One goal of professional regulation is to ensure public confidence in the profession. Physicians serve the public and ensuring public confidence is vital to patient safety and satisfaction. Just imagine if the public doubted our ability to deliver safe and effective health care; this may lead them to hesitate to access and utilize health care resources that are meant to be at their disposition.
Our government agencies, healthcare administrators and physician leaders want nothing more than for the public to have confidence in the healthcare system’s various equipment, infrastructure and human resources, including physicians and allied healthcare workers.
Good physician reputation is essential for public confidence in health care delivery. If the physician has all the degrees, certificates and fellowships but is lacking a good reputation, then he/she loses credibility within the profession and the public. Even if the physician possesses excellent skills, is a good diagnostician, delivers the best of lectures and is a gifted researcher, if for some reason they do not have a good reputation, it will diminish their accomplishments and may tarnish the image of profession.
According to the Oxford dictionary, reputation is defined as the beliefs or opinions that are generally held about someone or something.
Market Business News explains that reputation is other people’s opinions about you – what they think of you and how they perceive you. Any person can have a reputation, as can a company, organization, government, and even a country. 
Physicians must protect their reputation by appropriately abiding by the ethics that govern the profession, including our College bylaws.
Members must be well-informed and responsible for applying appropriate billing practices. I encourage all physicians to educate themselves on billing codes and only submit bills for the medically necessary services provided. When in doubt, please call the appropriate authority to avoid any potential for criticism. Unfortunately, there are many examples of physicians who have tarnished their reputations because of inappropriate billing practices or failing to exercise due diligence over billing in their practices.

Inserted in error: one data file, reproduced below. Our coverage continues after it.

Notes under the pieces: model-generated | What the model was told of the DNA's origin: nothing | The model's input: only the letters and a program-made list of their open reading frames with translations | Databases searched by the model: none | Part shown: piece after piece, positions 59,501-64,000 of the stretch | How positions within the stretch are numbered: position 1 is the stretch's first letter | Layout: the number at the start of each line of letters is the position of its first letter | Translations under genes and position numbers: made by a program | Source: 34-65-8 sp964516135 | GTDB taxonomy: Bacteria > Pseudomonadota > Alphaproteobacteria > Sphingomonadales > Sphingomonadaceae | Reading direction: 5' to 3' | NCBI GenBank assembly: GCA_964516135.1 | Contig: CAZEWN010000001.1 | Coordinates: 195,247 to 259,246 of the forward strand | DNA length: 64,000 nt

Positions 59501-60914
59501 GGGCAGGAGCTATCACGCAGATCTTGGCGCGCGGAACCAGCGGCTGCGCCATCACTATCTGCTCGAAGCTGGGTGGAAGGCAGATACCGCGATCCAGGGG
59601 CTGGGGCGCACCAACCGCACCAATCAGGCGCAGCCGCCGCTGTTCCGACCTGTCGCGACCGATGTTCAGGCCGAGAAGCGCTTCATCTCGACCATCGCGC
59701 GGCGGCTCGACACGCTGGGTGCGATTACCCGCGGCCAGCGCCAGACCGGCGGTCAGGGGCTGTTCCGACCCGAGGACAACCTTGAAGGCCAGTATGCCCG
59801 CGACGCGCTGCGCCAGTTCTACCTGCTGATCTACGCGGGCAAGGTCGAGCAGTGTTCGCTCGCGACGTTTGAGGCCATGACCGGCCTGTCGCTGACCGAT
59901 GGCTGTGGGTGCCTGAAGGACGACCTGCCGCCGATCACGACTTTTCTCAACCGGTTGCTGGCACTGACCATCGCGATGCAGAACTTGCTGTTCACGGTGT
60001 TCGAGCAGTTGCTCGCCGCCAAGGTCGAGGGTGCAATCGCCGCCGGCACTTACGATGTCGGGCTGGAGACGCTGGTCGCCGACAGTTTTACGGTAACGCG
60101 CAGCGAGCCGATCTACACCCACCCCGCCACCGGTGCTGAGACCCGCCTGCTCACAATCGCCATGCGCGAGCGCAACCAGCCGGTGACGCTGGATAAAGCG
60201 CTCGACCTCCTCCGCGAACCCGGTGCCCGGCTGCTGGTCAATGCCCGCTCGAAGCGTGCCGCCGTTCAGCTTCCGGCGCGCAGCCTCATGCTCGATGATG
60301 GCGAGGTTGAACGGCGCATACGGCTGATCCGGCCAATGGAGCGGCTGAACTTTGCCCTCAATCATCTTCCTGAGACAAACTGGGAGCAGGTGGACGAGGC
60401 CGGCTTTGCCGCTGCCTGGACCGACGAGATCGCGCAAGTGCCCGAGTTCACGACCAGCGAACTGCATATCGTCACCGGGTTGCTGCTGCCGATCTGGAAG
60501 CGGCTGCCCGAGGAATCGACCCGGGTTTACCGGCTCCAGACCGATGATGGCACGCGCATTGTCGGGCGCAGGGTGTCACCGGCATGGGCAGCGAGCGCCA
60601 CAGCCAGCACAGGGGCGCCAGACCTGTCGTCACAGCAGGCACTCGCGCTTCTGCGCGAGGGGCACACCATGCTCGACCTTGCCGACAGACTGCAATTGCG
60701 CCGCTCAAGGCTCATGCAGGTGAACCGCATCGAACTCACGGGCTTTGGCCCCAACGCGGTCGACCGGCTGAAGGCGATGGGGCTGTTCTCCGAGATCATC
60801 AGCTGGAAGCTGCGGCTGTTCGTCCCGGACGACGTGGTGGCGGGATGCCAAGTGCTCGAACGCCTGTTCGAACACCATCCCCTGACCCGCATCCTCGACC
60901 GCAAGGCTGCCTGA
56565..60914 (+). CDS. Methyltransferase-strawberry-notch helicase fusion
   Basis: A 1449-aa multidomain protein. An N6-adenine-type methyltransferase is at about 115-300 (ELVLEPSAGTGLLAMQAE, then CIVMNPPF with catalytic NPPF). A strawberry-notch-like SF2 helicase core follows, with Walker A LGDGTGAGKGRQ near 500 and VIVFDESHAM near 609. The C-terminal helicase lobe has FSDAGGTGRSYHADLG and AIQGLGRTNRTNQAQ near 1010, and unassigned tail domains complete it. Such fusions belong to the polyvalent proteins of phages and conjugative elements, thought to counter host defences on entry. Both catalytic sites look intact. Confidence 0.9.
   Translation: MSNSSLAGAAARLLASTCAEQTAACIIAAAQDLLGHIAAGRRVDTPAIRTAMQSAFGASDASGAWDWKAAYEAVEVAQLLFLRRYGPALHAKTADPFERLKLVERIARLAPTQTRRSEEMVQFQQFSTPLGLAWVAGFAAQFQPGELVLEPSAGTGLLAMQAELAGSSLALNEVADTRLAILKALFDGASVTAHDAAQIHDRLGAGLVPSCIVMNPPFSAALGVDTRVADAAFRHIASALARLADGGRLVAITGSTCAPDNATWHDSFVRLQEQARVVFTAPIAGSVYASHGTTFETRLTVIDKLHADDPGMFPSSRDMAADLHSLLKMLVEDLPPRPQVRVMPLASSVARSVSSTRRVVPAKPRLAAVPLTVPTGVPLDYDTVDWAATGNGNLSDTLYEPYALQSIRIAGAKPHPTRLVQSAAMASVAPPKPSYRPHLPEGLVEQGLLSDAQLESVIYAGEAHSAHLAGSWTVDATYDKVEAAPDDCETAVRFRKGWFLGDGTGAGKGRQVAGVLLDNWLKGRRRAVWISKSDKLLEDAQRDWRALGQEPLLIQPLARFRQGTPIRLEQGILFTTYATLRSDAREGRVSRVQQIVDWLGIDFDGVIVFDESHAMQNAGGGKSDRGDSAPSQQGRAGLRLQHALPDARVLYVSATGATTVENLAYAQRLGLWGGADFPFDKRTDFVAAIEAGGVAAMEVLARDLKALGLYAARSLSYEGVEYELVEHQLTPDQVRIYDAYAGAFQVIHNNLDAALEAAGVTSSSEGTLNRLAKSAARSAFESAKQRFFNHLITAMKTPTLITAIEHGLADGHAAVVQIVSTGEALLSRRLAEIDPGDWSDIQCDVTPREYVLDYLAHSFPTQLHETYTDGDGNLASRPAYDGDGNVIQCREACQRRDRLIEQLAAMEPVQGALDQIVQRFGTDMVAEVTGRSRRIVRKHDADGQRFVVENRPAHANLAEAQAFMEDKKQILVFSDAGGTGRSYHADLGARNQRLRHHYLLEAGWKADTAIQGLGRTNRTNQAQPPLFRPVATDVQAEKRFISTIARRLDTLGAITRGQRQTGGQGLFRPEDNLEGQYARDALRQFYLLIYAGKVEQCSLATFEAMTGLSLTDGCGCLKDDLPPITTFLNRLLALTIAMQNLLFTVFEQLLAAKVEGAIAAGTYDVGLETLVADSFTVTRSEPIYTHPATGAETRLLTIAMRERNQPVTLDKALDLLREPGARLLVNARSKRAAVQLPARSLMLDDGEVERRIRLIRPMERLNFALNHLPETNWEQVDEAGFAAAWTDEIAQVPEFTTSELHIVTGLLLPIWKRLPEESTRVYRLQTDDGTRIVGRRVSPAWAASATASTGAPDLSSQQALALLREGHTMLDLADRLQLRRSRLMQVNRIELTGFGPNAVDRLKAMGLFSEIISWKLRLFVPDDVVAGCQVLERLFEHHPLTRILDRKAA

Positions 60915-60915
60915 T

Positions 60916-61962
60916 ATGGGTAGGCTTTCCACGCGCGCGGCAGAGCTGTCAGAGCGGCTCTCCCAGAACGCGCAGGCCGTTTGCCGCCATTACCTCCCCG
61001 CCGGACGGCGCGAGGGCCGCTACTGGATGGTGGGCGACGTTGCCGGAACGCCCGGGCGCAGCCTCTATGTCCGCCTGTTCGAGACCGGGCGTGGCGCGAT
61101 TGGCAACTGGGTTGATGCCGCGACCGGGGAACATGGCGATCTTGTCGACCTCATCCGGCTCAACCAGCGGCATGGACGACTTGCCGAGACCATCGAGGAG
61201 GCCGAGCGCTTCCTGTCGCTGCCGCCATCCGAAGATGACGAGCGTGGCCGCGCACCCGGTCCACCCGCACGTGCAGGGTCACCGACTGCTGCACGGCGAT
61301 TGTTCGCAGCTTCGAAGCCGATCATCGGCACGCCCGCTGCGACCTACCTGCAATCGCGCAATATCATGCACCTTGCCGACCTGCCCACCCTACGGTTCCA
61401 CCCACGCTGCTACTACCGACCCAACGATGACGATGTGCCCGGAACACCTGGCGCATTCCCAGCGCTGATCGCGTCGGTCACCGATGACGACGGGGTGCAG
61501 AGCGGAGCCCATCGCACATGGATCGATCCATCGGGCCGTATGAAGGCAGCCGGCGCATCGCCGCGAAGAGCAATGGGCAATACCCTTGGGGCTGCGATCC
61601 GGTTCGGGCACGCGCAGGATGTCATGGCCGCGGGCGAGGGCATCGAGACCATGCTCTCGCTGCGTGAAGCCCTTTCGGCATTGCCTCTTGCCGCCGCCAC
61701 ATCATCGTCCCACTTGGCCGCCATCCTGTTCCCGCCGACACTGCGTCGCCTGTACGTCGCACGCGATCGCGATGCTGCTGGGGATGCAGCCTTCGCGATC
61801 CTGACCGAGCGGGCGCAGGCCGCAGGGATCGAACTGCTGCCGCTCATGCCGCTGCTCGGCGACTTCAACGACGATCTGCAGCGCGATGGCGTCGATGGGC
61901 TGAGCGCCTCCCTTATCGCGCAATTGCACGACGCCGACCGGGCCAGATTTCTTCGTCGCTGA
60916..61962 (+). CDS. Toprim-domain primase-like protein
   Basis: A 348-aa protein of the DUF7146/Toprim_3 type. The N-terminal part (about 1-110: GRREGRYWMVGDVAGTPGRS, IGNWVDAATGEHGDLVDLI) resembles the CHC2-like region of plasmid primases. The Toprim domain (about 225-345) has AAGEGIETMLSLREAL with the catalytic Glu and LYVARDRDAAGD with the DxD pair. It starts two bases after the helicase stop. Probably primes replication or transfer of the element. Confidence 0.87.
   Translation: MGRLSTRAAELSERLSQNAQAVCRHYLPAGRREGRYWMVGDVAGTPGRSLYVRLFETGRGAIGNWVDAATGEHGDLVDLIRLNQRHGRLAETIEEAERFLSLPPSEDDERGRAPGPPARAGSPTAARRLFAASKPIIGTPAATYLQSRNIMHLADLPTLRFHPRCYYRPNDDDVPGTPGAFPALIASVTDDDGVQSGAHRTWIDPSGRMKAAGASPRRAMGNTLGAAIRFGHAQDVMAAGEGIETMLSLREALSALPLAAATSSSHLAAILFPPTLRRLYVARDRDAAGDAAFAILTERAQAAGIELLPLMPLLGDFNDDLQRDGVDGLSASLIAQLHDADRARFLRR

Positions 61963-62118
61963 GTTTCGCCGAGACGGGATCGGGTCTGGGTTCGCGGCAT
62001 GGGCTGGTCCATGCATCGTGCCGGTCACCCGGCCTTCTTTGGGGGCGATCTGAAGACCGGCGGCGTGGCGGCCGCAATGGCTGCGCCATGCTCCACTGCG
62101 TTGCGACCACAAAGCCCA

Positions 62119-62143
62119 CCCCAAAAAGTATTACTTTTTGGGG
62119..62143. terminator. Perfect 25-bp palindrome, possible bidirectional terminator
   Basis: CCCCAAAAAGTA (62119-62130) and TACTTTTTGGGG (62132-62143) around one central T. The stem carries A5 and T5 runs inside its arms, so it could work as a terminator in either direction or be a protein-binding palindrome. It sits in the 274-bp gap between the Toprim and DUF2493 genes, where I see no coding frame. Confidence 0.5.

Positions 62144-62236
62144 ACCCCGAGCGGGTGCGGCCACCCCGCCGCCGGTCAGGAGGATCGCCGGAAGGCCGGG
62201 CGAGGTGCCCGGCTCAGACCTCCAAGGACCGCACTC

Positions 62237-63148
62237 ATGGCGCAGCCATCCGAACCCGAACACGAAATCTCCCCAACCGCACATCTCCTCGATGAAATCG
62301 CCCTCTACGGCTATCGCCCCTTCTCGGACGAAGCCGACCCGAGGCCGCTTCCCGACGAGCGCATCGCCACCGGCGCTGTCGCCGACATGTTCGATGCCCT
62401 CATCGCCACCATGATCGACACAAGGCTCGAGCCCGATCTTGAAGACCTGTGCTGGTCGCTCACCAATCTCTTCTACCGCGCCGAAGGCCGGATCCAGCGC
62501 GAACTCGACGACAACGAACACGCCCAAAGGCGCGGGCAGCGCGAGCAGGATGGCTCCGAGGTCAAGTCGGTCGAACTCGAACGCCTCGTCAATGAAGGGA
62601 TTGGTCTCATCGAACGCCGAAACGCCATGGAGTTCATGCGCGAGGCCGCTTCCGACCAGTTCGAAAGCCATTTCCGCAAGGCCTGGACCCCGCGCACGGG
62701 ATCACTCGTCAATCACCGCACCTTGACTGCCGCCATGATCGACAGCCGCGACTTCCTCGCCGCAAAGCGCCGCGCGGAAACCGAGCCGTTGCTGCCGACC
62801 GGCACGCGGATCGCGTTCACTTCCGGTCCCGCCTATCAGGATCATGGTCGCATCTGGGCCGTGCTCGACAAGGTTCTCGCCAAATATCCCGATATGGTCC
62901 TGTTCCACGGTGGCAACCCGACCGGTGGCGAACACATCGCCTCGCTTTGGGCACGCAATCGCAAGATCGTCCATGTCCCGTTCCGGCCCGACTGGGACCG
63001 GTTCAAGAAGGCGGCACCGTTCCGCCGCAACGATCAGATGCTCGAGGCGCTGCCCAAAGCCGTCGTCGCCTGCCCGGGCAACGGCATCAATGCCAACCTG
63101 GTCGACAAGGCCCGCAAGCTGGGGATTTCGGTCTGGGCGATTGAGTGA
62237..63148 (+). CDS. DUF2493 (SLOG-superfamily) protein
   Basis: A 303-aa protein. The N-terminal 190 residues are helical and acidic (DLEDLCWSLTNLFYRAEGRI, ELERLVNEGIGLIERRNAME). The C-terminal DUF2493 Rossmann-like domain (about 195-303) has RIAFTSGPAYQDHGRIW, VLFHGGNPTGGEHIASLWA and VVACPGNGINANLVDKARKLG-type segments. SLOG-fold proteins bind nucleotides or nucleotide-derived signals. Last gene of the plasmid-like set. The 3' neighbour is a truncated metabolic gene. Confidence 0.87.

The CPSS is also clear about maintaining professional boundaries and emphasizes the critical importance of abstaining from sexual relationships with patients. The CPSS bylaws outline this explicitly, and anyone engaging in this type of behaviour damages their professional reputation, harms the patient in question, and impacts public trust in physicians. Members of the public and physician colleagues are encouraged to report any physicians suspected of having sexual relationships with their patients – in fact, physicians are ethically obliged to report such conduct.
While physicians have a right to their private lives, certain behaviours or actions in their personal lives could be deemed sufficient to tarnish the profession's reputation. In this situation, the offender will be held accountable. Members are advised to pay attention to comments and behaviours which might be perceived as disgraceful to the profession.
In this age of electronic media, it is important to pay attention to your online presence and reputation. Social media use and presence may also affect how the public views your professional credibility. Avoid words, pictures, and advertisement that deflate ethical values within the profession. Monitor your online reputation. A negative review because of an angry patient may paint you badly in the online world despite your best efforts to deliver the best care to your patients. However, the best way to address a less-than-desirable online rating is by continuing to engage in best practices and nurture a positive professional image.
The practice of medicine demands a highly skillful performance in patient care and robust ethical responsibilities through appropriate behaviours in work, personal life, and social media. Members must avoid sullying the name of the College or the profession.
A word is enough for the wise. Guard your professional reputation.